I'm going to swim against the tide and officially declare that there is nothing on my calendar today. I am only as busy as I choose. Of course there is laundry and meals, and probably some cleaning, but no appointments or events that are set to a clock. Knowing this, I worked quite late for a Friday in the office so it was nearly seven by the time I reached home, and the rest of the family were already engrossed in a football game or hanging with friends. I took the evening for myself and grabbed a bit of supper, a Bud Light 'Rita drink, followed by two more, and hopped on Netflix.
I found a movie in the new release queue titled, Night Train to Lisbon.
The movie stars Jeremy Irons as a divorced, self described pretentious but boring school teacher, that uncharacteristically finds himself in Lisbon searching for clues and answers about the life of a writer. The movie is told in flashbacks by various people he meets, all part of the 1970's Portuguese Resistance movement. It is a mystery, a political commentary, and a lost love story all in one, set in Lisbon, a city I had no idea was so stunningly picturesque. The writer, and lead character in the flashback is the handsome and charismatic Amadeau Pradu, a doctor by training, and a dreamer in practice, out to live life to the fullest. Iron's character, Gregorius, hopes by learning more about Amadeau, he can know what it was like to be him, to know the kind of passion and zest for living he felt. I won't give away the ending, but there are a few twists. Originally a book, it is a slow, but engaging story. I plan to add to my winter reading list.
I like a movie that makes you think. While a bit over dramatic in times, the narrative Amadeau penned is a challenge to the reader, or in my case now, the viewer, to not settle for a second rate life. We have limited hours on the earth and a responsibility to make the most of those days. Some may be offended in his interpretation of the afterlife of being a never ending dullness, without excitement, and that death, is what makes truly living possible. I tend not to read too much into a fictional story, and can separate enjoying characters beliefs from my own.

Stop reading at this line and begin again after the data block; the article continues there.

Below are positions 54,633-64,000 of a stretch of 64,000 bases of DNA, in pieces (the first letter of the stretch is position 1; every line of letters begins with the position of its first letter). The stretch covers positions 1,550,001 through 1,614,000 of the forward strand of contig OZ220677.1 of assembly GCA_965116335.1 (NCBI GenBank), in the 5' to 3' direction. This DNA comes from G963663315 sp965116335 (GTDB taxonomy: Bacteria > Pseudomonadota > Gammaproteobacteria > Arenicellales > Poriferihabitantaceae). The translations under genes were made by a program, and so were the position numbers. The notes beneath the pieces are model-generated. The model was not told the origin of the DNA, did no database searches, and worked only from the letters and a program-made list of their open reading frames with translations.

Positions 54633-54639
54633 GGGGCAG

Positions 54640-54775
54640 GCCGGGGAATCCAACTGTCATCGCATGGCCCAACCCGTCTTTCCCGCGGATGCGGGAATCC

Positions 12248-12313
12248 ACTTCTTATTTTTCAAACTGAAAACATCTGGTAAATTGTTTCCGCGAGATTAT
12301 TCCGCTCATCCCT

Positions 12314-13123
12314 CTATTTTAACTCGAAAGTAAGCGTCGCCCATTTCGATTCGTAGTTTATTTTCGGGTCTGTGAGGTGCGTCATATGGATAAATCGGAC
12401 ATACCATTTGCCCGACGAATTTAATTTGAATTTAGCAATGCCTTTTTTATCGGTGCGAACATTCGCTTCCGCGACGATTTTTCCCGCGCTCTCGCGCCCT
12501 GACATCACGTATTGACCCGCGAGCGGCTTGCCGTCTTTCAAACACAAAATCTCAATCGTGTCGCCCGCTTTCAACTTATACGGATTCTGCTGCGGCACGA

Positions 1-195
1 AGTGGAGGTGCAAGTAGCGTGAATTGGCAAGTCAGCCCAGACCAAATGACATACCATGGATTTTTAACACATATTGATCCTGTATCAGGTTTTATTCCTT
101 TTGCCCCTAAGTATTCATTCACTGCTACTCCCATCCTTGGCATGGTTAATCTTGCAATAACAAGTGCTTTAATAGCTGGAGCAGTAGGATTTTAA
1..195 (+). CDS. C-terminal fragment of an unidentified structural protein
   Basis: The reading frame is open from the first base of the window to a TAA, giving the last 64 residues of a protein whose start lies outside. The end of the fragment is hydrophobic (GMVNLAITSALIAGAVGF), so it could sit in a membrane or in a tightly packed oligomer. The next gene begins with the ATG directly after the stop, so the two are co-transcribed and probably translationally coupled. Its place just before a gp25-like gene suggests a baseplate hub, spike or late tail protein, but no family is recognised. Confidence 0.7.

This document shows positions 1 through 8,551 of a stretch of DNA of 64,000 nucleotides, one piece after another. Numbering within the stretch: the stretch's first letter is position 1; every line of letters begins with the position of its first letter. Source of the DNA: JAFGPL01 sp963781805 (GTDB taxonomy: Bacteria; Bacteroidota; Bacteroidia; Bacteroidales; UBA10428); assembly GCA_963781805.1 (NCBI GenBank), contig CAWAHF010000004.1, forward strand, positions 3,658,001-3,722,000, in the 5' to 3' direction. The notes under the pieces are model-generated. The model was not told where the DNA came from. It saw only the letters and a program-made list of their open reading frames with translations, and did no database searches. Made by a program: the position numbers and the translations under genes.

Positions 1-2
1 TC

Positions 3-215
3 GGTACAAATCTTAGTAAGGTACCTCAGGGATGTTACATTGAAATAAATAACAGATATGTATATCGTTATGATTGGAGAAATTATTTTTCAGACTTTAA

Gregorius's actions intrigue me. The idea of taking hold of bits and pieces of information, and trying to solve a mystery is intriguing. I am fascinated with people and the differences in how people live their lives. I love to people watch, particularly when out of town, as I assume, that person must live so differently than me. My daughters think I am just plain nosy. Maybe I am. With everyone talking loud cell phones in public, you can't help but overhear bits and pieces of information that if you think about, help create a little story to ponder. In Night Train, Gregarious goes many steps farther and dives into the detail of the authors life. Who were his friends? What became of the various people he wrote about? Why did Amadeau feel he had to live so hard? Why have I lived such a boring and uninteresting life, and is it too late to make changes?
Who knows, the next time I end up with a second hand book, written by an unknown author in a place and time I haven't been to, maybe I'll be jumping on a plane or train too. I like the possibility.